"When they shifted to our left, I knew I couldn't go that way," he said in the postgame locker room at MetLife Stadium. "But I knew there'd be a chance to cut back the other way and get out. They were cheating over to our left, so I knew there was no way I could get out that way. I was definitely not going left."
Right tackle Tyler Polumbus leveraged Tuck's outside shoulder, pushing him toward the middle of the field as the play developed and forcing Morris to make a second cut before bolting into the secondary. He was finally brought down at the Giants' 22, but not before setting up a field goal that would give the Redskins a 13-10 lead.
"I thought I was going to be able to get between the guard and the tackle, but it didn't happen that way," Morris said of the second improvisation. "I had to jump-cut real quick and get some yards. The final cut to get outside the defensive end was reactionary."
No RGIII? No problem. Entrust Morris with the ball.
21. Missed tackles by London Fletcher, the most by any linebacker in the league, according to Pro Football Focus.
Sentimentality has no place in the NFL, and the Redskins shouldn't be concerned about continuing Fletcher's streak of 240 consecutive games if he forgoes retirement and returns for a 16th season. He turns 38 in May and there will be no shame in missing a game to rest or recuperate. Make no mistake, Fletcher can still play at a high level. He led the team with 139 tackles last season and was named the NFC defensive player of the month for December. During the last five games of the regular season he had 51 tackles, three interceptions and two sacks; he also defended four passes. He did so despite battling an ankle injury that kept him out of practices and in a walking boot between games. But he would be wise to make sure nagging injuries don't become debilitating toward the end of the season -- he might even miss fewer tackles.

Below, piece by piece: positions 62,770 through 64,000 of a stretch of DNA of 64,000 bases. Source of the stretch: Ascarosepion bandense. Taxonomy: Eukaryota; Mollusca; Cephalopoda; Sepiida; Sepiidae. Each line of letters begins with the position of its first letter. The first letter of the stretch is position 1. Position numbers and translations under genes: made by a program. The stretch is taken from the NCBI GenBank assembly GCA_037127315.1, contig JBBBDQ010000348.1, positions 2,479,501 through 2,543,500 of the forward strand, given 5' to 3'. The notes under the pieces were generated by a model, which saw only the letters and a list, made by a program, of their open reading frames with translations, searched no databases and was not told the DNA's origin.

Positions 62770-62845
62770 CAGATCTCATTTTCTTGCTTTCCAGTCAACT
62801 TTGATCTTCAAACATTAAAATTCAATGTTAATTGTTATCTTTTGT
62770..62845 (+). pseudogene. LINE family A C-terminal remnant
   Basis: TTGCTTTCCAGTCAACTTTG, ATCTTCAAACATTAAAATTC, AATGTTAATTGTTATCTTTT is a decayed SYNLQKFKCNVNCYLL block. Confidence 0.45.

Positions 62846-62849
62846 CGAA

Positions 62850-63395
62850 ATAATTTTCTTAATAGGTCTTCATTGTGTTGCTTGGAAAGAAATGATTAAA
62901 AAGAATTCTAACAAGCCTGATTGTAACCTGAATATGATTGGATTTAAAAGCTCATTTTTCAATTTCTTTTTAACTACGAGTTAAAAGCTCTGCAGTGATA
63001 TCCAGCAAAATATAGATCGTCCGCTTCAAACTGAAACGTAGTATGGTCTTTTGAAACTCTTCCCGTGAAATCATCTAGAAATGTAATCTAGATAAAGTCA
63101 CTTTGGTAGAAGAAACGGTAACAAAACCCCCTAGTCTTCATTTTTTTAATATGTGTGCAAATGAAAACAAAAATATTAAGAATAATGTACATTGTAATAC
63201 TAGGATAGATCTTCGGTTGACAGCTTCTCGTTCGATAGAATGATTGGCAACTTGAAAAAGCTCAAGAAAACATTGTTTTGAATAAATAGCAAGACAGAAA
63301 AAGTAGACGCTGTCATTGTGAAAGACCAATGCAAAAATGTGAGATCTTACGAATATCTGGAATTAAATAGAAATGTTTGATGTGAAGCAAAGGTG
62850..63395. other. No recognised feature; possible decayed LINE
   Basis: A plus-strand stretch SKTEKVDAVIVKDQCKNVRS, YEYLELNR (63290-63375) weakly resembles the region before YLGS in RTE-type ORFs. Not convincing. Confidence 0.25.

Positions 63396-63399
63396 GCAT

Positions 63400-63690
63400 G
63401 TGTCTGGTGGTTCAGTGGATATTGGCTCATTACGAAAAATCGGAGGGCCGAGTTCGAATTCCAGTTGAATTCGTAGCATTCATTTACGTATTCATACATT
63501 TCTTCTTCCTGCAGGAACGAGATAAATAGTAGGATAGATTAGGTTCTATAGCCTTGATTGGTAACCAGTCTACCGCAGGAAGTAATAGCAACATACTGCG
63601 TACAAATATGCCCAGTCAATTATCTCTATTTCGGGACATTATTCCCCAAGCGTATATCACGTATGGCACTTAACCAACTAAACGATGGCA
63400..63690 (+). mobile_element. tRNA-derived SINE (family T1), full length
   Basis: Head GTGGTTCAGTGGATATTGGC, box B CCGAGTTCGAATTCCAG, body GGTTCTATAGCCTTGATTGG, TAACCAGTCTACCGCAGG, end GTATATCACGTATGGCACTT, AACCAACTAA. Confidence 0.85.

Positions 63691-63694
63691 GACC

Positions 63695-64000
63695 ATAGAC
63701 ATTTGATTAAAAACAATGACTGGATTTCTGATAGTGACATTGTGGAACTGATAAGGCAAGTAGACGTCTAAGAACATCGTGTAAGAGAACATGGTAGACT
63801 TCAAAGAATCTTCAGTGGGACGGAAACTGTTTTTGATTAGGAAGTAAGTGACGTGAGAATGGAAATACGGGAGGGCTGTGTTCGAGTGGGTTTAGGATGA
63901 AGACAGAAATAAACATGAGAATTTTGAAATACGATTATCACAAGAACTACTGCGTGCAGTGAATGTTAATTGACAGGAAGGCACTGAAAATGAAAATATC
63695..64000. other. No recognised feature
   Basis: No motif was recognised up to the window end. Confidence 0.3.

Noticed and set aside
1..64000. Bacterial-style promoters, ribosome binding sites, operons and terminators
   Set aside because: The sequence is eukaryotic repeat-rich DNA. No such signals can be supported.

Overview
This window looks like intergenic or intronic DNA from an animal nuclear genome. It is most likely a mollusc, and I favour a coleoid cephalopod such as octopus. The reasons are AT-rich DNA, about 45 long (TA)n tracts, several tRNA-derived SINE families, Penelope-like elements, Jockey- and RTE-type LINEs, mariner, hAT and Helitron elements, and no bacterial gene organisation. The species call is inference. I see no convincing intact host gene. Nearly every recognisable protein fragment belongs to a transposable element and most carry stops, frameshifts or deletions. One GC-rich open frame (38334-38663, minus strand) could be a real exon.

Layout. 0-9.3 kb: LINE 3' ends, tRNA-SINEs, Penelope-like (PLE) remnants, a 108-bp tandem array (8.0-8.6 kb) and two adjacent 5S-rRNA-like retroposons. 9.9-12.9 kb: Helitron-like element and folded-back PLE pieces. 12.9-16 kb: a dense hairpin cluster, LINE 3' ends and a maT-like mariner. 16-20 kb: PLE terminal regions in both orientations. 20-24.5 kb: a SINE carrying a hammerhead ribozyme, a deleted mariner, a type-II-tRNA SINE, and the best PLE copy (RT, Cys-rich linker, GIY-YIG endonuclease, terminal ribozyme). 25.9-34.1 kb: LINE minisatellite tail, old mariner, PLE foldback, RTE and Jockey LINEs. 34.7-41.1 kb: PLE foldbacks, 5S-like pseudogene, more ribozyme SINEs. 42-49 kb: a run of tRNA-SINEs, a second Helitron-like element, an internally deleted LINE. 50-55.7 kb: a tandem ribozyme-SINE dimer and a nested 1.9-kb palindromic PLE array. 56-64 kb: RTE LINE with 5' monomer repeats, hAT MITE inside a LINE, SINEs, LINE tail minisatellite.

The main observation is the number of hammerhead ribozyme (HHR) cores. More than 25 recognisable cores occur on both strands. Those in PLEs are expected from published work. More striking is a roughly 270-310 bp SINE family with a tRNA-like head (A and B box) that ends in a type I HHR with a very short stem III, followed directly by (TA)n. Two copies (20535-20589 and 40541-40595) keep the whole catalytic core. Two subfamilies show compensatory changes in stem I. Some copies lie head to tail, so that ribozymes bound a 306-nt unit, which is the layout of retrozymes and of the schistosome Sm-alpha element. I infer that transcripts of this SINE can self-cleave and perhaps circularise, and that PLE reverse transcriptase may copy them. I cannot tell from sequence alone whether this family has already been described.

1. Replace the grass at FedEx Field with artificial turf. It's a wonder this hasn't already happened. The "natural" grass was anything but when the Redskins hosted the Seahawks in a divisional playoff game on Jan. 6, and many believe it was a factor in the knee injury suffered by Griffin. General manager Bruce Allen has said the team won't install artificial turf, but will re-sod the grass at intervals throughout the 2013 season. But will that really fix the problem? Won't the ground still be cold and unforgiving in December and January? The Redskins often practice on FieldTurf made of tiny rubbery particles -- a design that reduces the risk of spikes becoming immobilized and knees bending in unnatural ways. With so much invested in RGIII, doesn't this seem like the safest bet?
2. Overhaul the secondary. It should be a primary concern. The unit ranked 30th in passing yards allowed (4,511) and gave up 31 touchdowns through the air, more than all but three other defenses allowed. According to Pro Football Focus, DeAngelo Hall surrendered 1,045 yards, the second highest total among all NFL cornerbacks in primary coverage.
3. Think creatively. Maybe it works, maybe it doesn't, but is there any harm in giving running back Evan Royster a chance to become a slot receiver? He's not going to start in the backfield as long as Alfred Morris is healthy, and the Redskins might need help at the position if the soon-to-be 34-year-old Santana Moss proves too expensive to keep. (Moss will probably have to restructure his contract given the Redskins' cap crunch if he wants to keep playing.) Though the sample sizes were small, Royster was more effective as a receiver (109 yards, 15 catches) than he was as a runner (88 yards on 23 carries) in 2012.
A new era has begun for the Redskins, and anything less than making the playoffs will be viewed as an unacceptable failure -- even if backup Kirk Cousins is the quarterback when the season begins. From the moment training camp opens, every step Robert Griffin III takes will be scrutinized with eagle eyes. This team is now expected to win after years of futility, but no one knows if the franchise quarterback will ever be the same player again. His health will be breathlessly debated until he proves himself on Sundays.